Careers in the Schools White Paper - Some Thoughts and Questions

Careers in the Schools White Paper - Some Thoughts and Questions

Wednesday 30th March 2022

After being on a high, having seen careers included in this weeks' white paper, I've just crashed, metaphorically that is. So I'm going to start with my rant, get it over and then move onto more positive thoughts.

When is careers guidance not careers guidance?

This paragraph is the main mention of careers in the whole white paper.

When I first read it, I was very positive, however, it's just occurred to me that the reference to the legal requirement to provide careers guidance to all pupils doesn't actually mean that all pupils must have the opportunity to meet with a qualified careers guidance professional. It probably refers to the strengthened Baker Clause and young people having 'meaningful encounters' with employers and training providers.

I'm getting quite dispirited by this continual inability of the DFE and others to understand the value of independent guidance delivered by professionals trained to ensure that the guidance they give is impartial, up to date and in the best interests of the person to whom it is given.

My annoyance has been well documented in this blog and yes I might be being a bit of a Karen (apologies to all Karens out there) but it's an important point. Our young, and older, people are being denied a basic need. Support to find a route into employment that is fulfilling, that they are suited to and supportive to their social needs. This will not happen if all people have access to are other, albeit well-meaning, people giving them the benefit of their experience which may well have been right for them at the time but may be out of date, not suitable for the person being advised and/or not possible without support or assistance. What they need is support and guidance to make sense of the huge amount of advice and information that they have received. End of rant.

So the question is :-

  • What will this independent careers guidance look like, who will deliver it and when?

Careers programmes for primary pupils in areas of disadvantage

Very welcome. As one of the co authors of The CDI Primary Framework Along with John Ambrose of Complete Careers I'm very much behind this. Many schools have been having WOW (World of Work) weeks for some time now and some have gone much further into more detailed provision so, as they say, the devil will be in the detail.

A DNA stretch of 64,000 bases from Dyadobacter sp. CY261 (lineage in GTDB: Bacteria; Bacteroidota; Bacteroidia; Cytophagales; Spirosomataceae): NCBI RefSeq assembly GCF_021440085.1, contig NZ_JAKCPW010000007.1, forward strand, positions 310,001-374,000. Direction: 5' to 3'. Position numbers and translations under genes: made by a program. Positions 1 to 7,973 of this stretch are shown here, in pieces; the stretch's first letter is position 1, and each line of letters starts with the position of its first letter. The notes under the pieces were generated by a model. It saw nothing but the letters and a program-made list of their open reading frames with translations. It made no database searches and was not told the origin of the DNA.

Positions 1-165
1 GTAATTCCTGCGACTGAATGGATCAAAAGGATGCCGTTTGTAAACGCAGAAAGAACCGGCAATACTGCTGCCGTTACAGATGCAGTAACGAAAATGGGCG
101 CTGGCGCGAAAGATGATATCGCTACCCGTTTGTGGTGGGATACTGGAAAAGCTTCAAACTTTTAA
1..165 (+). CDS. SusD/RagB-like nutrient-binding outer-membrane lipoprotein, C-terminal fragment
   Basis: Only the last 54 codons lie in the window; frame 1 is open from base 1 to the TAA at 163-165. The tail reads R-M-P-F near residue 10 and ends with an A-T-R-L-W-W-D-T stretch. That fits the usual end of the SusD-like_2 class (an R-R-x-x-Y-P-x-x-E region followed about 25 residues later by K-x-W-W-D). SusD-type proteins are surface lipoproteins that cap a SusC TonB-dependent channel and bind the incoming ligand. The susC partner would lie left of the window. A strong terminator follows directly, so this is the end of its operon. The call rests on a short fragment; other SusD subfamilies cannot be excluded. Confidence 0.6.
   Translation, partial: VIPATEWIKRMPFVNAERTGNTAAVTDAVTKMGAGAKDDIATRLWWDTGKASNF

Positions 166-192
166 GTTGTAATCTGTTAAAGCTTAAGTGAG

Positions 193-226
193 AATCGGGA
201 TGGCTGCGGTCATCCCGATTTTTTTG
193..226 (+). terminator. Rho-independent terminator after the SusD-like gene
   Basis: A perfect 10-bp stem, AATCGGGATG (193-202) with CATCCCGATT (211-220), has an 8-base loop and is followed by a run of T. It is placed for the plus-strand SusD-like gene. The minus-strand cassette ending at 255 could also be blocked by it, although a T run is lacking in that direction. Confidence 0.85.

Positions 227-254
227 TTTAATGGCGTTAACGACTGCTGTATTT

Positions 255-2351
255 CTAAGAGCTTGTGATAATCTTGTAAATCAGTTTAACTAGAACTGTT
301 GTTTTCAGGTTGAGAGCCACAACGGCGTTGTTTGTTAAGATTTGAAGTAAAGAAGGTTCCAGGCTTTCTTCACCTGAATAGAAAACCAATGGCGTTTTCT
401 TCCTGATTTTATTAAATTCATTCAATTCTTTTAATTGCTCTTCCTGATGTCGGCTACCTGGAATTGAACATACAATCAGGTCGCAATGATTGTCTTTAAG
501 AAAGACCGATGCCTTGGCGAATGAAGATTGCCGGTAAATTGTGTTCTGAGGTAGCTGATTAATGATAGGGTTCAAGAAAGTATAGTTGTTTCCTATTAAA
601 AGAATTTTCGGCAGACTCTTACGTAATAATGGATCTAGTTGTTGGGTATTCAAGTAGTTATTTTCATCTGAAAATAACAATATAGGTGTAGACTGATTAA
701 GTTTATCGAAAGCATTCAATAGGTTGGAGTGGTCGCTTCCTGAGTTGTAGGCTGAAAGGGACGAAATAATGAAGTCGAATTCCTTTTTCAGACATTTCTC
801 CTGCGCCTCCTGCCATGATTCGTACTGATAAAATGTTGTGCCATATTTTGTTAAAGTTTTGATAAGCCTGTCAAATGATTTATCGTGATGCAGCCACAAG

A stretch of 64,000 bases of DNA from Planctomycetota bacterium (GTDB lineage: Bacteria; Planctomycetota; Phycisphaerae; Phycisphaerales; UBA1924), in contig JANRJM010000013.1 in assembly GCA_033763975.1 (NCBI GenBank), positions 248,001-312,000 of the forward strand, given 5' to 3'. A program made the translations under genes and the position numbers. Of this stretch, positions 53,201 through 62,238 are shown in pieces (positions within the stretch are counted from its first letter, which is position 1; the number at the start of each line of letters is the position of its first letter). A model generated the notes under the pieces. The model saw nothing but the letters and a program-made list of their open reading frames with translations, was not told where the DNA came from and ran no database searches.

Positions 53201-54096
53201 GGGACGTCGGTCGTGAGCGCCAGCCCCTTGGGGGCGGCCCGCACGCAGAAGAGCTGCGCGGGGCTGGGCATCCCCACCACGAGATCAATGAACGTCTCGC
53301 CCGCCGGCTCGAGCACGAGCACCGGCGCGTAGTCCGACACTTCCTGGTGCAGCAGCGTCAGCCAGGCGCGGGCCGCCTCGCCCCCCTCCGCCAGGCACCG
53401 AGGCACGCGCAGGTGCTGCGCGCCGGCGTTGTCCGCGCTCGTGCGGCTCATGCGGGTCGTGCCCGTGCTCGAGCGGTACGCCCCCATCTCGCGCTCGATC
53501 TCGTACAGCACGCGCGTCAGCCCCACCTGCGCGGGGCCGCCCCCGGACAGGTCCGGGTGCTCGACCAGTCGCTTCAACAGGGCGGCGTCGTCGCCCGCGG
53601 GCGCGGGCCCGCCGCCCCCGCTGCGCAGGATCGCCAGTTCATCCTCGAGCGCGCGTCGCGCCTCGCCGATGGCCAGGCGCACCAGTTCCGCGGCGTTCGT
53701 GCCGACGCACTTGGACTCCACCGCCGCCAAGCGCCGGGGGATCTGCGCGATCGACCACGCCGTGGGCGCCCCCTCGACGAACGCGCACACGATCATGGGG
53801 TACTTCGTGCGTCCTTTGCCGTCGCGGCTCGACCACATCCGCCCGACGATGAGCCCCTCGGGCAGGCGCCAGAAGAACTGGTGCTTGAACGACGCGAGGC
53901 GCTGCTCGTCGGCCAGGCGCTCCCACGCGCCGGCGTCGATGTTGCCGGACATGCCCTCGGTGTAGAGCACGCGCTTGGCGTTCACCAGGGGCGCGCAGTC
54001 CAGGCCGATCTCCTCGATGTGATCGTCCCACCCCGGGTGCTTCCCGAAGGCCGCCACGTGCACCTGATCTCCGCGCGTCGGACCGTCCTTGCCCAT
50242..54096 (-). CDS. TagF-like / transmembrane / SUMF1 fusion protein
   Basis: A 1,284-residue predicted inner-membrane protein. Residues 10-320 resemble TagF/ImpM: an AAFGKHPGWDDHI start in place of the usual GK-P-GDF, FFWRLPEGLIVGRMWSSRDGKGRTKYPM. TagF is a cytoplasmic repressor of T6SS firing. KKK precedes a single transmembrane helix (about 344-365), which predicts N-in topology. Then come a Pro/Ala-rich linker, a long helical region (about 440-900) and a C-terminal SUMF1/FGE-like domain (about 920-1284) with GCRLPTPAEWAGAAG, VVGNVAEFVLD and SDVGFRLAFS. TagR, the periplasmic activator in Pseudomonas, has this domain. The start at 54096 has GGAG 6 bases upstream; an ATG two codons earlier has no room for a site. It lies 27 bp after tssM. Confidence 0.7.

So again the questions:-

  • What resources will be put into place in terms of support, resources and money.
  • Will it be linked to the new Primary Quality in Careers Award?
  • Why not all primary schools ( I presume it's linked the the levelling up agenda but not harm in asking)

Improved CPD for serving teachers and leaders

This has been mooted on many occasions and I have delivered many a session for schools, MATs, LEPs and Local Authorities over the past 8 years, this is another devil in the detail area. The main questions will be ;-

  • What resources including money will be made available.
  • Who will deliver the training?
  • Will teachers currently undergoing ITT received explicit training in careers education?
  • Will it be a one off training, often forgotten or something like safeguarding where it needs to be kept up to date?

They didn't mention Careers Leaders

The statutory guidance says that every school must have a CL no mention of them being a specialist, qualified and/or trained or any other requirement. There are many committed and enthusiast CLs out there having gone through CEC funded training either assessed or unassessed.
However some schools have what I call 'notional' CLs. Those that have the title but no training, support or time to do anything other than own the title. So my question is:-

  • Why not insist that all schools have a trained CL?

Only time will tell - we just have to sit and wait.